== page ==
Show off your holiday lights and you could win an iPad! Enter your photo by December 13. Winner will be selected by popular vote.
Monday, March 18, 2013
When you think of epidemics, the Black Plague or swine flu come to mind. Yet a growing epidemic worldwide is obesity. Millions of adults and children are considered to be obese, and the figures are growing every year.
The health care industry spends billions of dollars annually to treat preventable obesity-related health issues such as high blood pressure and diabetes. Obesity is usually attributed to overconsumption of sugary drinks, fattening foods and a sedentary lifestyle; however, there is more to the story than meets the eye. The prevalence of obesity in adults and children can be attributed to the addictive qualities of processed foods, lack of portion control by manufacturing and food service providers and exposure to chemicals in our food.
How many times have you ordered a meal and looked wide-eyed at the amount of food on the plate when it arrived at your table? Research has shown that when presented larger portion sizes, people tend to overeat. Unfortunately, it has become commonplace among many American chain restaurants and grocery stores to give consumers more bang for their buck by padding the plates and packaging of foods in an attempt to lure consumers to buy their products.
The reality is that a majority of Americans surpass the dietary guidelines for the consumption of grains, dairy and meat. The average burger weighs in at a whopping 8 ounces cooked; top that with two slices of cheese, and you have more than your daily intake of meat and dairy in one sitting. Food industry giants have created a society incapable of determining the proper amount of food to eat in one meal with their more-is-better approach to eating. Compound that with a sedentary lifestyle, and we have a culture that has been programmed to overeat.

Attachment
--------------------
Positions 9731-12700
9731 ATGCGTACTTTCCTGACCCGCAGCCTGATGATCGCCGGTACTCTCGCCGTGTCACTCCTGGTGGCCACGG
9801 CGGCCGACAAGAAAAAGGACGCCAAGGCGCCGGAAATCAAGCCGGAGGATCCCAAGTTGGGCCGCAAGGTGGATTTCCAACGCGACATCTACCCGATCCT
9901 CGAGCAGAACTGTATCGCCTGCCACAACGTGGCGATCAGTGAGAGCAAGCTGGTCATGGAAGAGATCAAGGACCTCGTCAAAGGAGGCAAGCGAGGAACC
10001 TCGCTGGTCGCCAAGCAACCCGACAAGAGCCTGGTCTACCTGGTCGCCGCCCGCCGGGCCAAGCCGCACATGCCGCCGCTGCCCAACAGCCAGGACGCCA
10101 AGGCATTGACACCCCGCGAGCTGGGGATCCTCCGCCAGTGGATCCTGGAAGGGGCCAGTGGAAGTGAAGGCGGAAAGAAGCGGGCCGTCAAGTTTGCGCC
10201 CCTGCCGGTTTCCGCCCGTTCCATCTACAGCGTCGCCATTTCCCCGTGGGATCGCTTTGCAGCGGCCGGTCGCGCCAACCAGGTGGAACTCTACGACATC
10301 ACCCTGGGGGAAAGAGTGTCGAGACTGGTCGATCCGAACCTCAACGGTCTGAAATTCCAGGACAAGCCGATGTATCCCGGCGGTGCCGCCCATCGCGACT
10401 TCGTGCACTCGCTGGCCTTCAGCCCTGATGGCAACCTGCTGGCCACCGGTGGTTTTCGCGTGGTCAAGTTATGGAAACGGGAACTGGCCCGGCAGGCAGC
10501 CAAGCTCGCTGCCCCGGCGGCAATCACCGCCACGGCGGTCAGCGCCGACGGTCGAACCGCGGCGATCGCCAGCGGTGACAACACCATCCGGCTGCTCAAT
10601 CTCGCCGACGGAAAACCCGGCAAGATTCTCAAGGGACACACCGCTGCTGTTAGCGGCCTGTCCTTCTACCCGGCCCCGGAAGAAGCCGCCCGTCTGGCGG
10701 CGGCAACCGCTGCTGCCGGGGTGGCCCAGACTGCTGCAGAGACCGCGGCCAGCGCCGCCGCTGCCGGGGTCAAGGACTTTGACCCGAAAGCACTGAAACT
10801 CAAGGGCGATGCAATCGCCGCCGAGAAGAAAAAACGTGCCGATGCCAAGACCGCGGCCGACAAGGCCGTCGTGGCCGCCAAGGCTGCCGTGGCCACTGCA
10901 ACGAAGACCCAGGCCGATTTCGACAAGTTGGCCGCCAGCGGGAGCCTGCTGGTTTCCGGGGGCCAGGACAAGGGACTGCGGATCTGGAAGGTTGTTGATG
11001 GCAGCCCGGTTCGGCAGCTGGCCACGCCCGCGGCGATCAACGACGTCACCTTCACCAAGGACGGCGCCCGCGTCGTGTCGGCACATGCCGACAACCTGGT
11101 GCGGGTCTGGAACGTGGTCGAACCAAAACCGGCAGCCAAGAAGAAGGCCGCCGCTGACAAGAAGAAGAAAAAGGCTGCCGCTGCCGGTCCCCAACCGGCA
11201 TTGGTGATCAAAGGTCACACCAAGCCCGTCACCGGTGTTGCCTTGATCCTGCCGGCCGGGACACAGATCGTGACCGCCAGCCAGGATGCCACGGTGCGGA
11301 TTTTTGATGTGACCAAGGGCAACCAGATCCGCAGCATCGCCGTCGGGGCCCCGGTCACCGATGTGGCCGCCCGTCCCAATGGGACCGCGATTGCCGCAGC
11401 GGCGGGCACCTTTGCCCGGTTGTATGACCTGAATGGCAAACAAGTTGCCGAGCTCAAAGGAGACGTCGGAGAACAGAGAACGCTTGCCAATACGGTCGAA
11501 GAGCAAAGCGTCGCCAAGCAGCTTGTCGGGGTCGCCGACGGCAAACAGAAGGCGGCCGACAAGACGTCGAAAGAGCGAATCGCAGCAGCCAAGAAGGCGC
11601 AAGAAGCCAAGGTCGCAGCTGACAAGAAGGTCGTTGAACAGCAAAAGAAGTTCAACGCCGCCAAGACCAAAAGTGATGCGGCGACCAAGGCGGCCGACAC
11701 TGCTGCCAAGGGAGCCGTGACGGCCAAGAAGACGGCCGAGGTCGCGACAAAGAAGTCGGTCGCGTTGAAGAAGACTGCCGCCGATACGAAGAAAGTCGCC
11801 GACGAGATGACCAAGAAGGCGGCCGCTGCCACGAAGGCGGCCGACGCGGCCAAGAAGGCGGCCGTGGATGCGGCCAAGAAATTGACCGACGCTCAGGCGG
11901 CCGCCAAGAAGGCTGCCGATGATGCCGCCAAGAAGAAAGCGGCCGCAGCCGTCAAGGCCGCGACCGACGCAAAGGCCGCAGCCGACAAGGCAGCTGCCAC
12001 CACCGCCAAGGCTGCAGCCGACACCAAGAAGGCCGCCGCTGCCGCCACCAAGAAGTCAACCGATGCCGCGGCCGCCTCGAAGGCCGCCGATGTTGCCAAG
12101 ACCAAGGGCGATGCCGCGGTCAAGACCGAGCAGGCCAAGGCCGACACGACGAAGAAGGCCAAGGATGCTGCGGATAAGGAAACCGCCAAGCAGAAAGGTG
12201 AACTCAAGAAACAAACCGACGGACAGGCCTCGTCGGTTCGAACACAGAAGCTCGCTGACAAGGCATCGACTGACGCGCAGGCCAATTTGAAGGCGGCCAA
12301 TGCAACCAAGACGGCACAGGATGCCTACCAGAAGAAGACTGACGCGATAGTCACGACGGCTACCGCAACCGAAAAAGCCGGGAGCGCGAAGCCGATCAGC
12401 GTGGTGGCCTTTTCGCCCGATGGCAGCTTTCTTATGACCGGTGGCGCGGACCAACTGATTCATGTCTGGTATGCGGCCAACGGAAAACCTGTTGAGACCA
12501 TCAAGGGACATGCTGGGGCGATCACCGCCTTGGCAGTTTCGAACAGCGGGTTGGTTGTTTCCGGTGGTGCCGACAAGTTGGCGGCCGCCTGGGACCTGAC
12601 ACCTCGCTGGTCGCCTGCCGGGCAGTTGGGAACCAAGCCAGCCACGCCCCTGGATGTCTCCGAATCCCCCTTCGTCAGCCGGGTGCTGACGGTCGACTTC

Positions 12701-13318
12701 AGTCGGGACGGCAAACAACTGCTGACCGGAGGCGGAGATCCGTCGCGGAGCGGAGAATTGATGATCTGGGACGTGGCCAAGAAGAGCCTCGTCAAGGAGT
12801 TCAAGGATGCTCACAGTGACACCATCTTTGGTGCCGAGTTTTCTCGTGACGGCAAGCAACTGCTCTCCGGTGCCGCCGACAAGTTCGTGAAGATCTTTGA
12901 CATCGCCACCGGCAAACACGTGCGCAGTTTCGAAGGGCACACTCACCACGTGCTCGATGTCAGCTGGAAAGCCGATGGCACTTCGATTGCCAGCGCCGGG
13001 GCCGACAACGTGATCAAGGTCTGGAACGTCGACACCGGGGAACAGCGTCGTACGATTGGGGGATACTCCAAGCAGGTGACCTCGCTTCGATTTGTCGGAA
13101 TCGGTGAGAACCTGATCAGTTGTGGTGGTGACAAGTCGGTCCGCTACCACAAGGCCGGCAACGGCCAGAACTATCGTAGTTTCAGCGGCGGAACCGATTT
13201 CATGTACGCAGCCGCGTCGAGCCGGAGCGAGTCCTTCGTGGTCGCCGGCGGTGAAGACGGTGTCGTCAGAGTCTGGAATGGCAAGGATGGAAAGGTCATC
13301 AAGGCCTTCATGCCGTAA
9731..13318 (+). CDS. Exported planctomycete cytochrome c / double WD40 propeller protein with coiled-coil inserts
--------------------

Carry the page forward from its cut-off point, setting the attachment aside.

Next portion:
Food manufacturing technology has advanced by leaps and bounds over the centuries. Food science — the culmination of biology, chemical engineering and biochemistry — emerged as a way for companies to formulate foods with as much taste and aesthetic appeal as possible.
Food scientists manipulate naturally and artificially derived chemicals to create the most appetizing flavors for consumers. The object is to create flavor profiles that are so memorable and yet last just long enough to give you the desire for more. These artificially enhanced flavors act like drugs to the user. After all, when was the last time you had to have your “fix” of lima beans?
While the intent may be to draw customers back for the ultimate taste experience, manufacturing giants like Coca-Cola and General Mills have become drug pushers of the food industry, leading to a society of obese food addicts.
With a prevalence of diabetes, high blood pressure and obesity in America, scientists have begun research to find a correlation between the chemicals in foods we eat and rising health issues. Have you ever read the label on that bag of cookies and wondered if the chemicals are safe to eat or even necessary, and if so, what criteria were used by the Food and Drug Administration to deem them safe? Products like Splenda and Sweet-N-Low are intended to reduce sugar and calories, yet carry a warning about consumption and risk of cancer. The reality is that we are in the dark about the effects of ingesting these chemicals.
Overconsumption of calories alone cannot be the only factor in the growing obesity epidemic, and realistically there may not be a lone culprit among the list of chemical additives. One thing that is evident, however, is the need for research on the effects and safety of these chemicals.
It seems that food manufacturing giants have backed themselves into a corner when it comes to the health risks of consuming processed foods. Manufacturers have a responsibility to provide food that not only tastes good and is convenient, but is healthy as well. Some companies have taken steps in the right direction and provide choices that are lower in sugar and sodium; however, this seems to be the exception and not the norm in the manufacturing world.
The reality is that the owners of Nabisco, General Mills and other food giants readily line the shelves of our supermarkets hoping for higher profit margins for their shareholders. Sadly, we have become hopelessly hooked on the drugs they provide to us. These products taste so good, we, as a society, are eating ourselves to death.
Weather JournalMany very icy despite 'bust' claims